Image courtesy Sasin Tipchai from Pixabay

School trips can be a little daunting – last week Sarah was swearing in my face and threw a box of slime at my leg… can we really release her onto the general public?

My beg here is an un-resounding YES! PLEASE DO! Some of the students we work with, especially those in care, difficult homelives, those who’ve experienced extreme trauma, abuse and neglect, do not have the opportunity to have such experiences at home.

I live in Brighton.

I have met students who haven’t visited the beach.

Below are my tips on how to organise a successful school trip; what to consider before, on the day and afterwards to make the day(s) as smooth as possible and a positive memorable time for your students.

Before

Where?

Sometimes simple can be best – the park, the beach, a library. You may find this is the first time for some of your students (I recently took some 13-16yr olds to a book shop for the first time in their lives), and can be easier to organise. Good places if you’re new to trip organising.

If you visit a venue or event contact the organisers before hand – often they have quotas around supporting vulnerable people in the community – the likeliness is that some of your students will tick that box – I have received many discounted and free tickets just by asking! – Also, use it as an opportunity to mention some of the possible behaviour; useful wording is “there may be some swearing or other more aggressive behaviour, it would be best if easily offended staff are not allocated to us” – that usually gets the message through!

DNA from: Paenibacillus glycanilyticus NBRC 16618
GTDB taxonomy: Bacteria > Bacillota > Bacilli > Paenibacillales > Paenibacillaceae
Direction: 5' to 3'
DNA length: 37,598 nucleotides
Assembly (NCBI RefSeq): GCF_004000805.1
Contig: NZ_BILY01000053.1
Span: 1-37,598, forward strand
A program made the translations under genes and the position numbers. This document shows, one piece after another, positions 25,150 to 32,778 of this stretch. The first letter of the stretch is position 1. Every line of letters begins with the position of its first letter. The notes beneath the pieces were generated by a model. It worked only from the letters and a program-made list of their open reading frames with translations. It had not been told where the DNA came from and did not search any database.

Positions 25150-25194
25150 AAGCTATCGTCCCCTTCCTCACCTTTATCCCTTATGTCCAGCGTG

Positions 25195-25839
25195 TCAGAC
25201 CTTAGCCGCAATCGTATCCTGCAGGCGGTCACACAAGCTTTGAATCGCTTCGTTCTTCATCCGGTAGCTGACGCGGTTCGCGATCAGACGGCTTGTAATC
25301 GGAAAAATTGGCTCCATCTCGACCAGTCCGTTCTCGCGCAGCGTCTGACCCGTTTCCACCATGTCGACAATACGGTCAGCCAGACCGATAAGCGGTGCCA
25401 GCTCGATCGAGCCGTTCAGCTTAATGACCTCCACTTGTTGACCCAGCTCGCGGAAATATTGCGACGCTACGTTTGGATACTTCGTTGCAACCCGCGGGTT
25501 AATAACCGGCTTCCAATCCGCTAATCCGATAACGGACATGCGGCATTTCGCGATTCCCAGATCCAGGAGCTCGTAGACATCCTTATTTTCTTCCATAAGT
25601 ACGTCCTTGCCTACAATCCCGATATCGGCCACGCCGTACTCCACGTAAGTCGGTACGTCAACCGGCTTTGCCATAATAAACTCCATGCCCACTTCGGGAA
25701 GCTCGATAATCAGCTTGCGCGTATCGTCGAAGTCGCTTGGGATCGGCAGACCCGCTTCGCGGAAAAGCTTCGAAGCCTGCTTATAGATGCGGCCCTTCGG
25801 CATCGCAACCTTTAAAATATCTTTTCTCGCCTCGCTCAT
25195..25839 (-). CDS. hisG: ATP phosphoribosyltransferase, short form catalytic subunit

Risk Assessments

Do them.

If anything happens and there are legal implications these cover you. Get someone to check over them.

Staff allocation

Check your school’s policies – usually offsite the child: adult ratio is higher – for a reason!

In addition, ensure you have a mix up staffing skills. I am an English teacher by trade, when I first started leading school trips it was a shock to the system – I am used to young people contained in a room generally sitting still; there is a big difference in being responsible for students ‘out there’. PE teachers who often lead mini-trips to swimming/boxing etc. can be useful. If you are a Senior Leader consider this carefully – ensure less experienced members of staff have support.

Introduce trip to students

I got a great idea recently from an Education Psychologist for this one. Print out visuals that students can see, maybe take home, before the event. Maps of the route to the venue, pictures of the place, a map of key things – particularly toilets. This can help anxious and/or autistic students prepare mentally for the differences they will experience on the day. It is also comforting for them on arrival when they find things/people they’ve already seen.

Food

Even if it’s not lunch time have snacks available. The different routine can make students crave snacks at odd times – although best not to mention them until needed, otherwise they will eat them I the first 5 mins.